"... President Barack Obama has agreed to discuss Russia's proposal that Syria hand over chemical weapons, the White House said Tuesday after Damascus confirmed it would accept such a deal.
Talks will begin at the United Nations later Tuesday, a White House official told NBC News, even as Obama prepares to address Congress -- and the American people -- to make the case for authorization to use military strikes if diplomatic solutions fail.
British Prime Minister David Cameron said the U.S., France and Britain would propose a U.N. Security Council resolution shortly.
Earlier, Syria Foreign Minister Walid al-Moualem told NBC News in Moscow that he hoped acceptance of the "peaceful solution" would "put an end to the war."
The building momentum behind Russia's plan, which had already been endorsed by China and Iran, came only 24 hours after Secretary of State John Kerry raised a weapons handover at a news conference in London.
Obama said Monday that the Russia plan offered a potential path that averted U.S. military strikes, but Kerry cautioned that the only reason the Russia solution has "potential legs at all" is because of a credible threat of force.
U.S. Secretary of State John Kerry testifies before the House Armed Services Committee Tuesday, saying that the Obama administration will not wait for very long on a possible Syrian chemical weapons proposal. "Nothing focuses the mind like the prospect of a hanging," Kerry told a congressional committee Tuesday. He said Obama would look at the plan but added: "We’re waiting for that proposal, but we’re not waiting for long.” Kerry said it had been the “credible use of force” by the U.S. that has “for the first time brought this regime to even acknowledge that they have a chemical weapons arsenal,” adding that the threat of military action “is more compelling if the Congress stands with the commander in chief.”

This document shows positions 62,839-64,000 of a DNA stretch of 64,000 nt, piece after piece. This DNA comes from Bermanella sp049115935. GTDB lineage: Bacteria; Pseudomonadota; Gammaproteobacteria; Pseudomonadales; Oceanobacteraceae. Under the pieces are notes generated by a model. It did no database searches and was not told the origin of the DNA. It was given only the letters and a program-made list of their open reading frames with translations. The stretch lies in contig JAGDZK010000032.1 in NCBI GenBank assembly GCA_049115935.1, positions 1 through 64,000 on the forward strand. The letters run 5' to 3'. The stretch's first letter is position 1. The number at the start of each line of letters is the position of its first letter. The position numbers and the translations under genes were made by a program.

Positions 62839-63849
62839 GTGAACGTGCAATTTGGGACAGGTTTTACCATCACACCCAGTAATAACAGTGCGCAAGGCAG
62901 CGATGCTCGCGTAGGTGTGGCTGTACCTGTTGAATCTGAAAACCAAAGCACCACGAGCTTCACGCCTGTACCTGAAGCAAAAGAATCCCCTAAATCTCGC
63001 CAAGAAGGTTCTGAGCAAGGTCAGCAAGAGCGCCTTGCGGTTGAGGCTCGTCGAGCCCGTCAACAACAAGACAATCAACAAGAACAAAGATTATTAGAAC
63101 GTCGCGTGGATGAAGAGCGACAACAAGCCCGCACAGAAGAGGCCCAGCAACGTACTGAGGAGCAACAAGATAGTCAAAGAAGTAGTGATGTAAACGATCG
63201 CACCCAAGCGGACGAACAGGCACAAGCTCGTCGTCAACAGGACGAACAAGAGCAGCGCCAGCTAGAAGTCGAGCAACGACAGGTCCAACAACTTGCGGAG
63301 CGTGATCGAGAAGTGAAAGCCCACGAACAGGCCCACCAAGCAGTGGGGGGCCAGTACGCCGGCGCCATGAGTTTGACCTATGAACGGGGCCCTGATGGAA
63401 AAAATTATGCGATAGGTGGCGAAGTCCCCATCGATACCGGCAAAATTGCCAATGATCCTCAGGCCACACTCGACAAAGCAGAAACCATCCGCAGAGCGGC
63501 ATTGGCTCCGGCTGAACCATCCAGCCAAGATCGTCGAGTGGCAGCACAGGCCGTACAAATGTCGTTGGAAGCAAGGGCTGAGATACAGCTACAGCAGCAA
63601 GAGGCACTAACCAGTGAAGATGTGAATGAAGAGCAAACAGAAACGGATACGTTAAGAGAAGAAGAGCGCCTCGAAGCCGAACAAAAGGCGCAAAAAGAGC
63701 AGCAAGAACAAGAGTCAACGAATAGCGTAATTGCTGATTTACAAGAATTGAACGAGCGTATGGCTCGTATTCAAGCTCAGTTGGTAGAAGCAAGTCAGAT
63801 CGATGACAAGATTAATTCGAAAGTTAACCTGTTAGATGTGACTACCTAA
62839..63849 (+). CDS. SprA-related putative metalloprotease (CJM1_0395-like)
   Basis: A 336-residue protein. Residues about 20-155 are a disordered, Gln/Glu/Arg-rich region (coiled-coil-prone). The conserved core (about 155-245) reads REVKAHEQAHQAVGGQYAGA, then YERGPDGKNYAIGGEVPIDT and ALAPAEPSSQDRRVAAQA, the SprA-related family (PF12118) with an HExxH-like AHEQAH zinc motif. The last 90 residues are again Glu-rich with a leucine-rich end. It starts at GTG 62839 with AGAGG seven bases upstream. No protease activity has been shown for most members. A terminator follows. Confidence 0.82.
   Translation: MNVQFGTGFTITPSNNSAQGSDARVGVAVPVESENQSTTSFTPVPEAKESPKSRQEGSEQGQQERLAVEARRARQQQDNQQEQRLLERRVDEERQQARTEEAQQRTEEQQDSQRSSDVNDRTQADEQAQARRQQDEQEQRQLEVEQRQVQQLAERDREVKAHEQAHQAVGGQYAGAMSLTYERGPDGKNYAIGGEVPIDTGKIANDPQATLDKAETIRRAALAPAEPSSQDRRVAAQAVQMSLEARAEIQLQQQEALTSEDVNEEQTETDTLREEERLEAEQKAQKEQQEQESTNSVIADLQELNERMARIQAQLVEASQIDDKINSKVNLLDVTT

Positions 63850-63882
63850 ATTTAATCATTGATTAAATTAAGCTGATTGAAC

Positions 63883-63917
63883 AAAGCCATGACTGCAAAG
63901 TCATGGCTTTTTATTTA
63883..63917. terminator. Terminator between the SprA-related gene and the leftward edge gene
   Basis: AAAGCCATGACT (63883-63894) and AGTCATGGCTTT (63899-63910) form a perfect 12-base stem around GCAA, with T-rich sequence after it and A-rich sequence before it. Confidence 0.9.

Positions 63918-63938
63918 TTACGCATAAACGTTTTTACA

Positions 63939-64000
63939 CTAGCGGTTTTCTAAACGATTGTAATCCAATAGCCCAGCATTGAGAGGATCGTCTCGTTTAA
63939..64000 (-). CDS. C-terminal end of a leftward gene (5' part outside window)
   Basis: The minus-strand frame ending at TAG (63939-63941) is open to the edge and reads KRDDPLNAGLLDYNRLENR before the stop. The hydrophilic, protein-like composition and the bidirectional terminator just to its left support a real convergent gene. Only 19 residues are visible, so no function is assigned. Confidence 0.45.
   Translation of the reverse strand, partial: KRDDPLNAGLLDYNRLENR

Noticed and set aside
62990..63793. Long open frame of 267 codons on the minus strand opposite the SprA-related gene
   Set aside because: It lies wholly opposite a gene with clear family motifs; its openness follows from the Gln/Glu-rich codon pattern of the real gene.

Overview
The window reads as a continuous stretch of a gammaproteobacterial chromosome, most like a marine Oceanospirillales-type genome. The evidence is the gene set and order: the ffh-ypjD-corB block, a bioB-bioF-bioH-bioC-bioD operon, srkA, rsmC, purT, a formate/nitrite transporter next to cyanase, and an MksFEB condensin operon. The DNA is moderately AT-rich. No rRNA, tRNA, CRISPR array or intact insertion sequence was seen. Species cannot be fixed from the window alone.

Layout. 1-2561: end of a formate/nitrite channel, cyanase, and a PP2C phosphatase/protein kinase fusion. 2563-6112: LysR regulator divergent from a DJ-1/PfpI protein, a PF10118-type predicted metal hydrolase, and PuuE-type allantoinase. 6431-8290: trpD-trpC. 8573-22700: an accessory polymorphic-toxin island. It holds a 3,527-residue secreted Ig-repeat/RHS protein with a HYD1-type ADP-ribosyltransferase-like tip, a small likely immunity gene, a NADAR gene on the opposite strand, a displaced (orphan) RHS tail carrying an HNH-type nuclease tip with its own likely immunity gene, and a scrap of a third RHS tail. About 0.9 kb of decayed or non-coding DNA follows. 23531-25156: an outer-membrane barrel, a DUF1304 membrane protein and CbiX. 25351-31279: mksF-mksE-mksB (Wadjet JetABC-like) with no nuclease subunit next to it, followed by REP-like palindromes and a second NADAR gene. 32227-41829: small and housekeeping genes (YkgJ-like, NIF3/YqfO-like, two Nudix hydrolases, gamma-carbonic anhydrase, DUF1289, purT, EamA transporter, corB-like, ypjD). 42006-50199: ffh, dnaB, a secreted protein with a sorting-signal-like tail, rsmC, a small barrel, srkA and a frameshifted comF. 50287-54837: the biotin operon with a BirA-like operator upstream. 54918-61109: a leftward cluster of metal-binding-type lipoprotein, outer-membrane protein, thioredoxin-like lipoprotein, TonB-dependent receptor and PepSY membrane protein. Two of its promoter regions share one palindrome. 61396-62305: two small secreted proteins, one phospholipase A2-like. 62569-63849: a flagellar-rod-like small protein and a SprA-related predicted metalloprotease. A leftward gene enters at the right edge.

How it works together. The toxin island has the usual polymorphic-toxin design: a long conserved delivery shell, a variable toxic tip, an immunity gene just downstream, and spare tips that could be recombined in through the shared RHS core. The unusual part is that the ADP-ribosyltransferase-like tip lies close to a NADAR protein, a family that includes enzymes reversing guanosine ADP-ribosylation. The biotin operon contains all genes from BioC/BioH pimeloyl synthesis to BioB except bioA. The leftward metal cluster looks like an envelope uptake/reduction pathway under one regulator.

Secretary of Defense Chuck Hagel echoed that line, saying the Russia deal "could be a real solution to this crisis," but added: "We must be clear-eyed and ensure it is not a stalling tactic by Syria and its Russian patrons."
Senior senators - including John McCain, R-Ariz., and Chuck Schumer, D-N.Y. - announced they were working on a new plan that would authorize the president to use force only if Syria did not comply with a U.N. resolution to remove chemical weapons by a pre-determined deadline.
Senate Minority Leader Mitch McConnell announces Tuesday that he will not be voting in favor of a resolution to use U.S. military force in Syria. But even as they discussed their move, Senate Republican leader Mitch McConnell announced his opposition to military strikes against Syria. And Sen. Edward Markey, D-Mass., a member of the Foreign Relations Committee and Kerry's successor in the Senate, said he would not support the use of force resolution passed by the committee, calling it too broad.
The president traveled to Capitol Hill shortly after noon Tuesday to meet with the Senate Democratic Caucus and Senate Republican Conference before delivering an address to the nation from the East Room of the White House at 9:01 p.m. ET.
Kerry said that despite a Senate delay on a vote after the Russians made their proposal, "nothing has changed" on the administration request for congressional action, though he said the president may talk to congressional leaders about timing of a vote.
In a further development, a spokesman for Vladimir Putin said the Russian president had discussed the weapons handover plan with Obama at last week’s G-20 summit.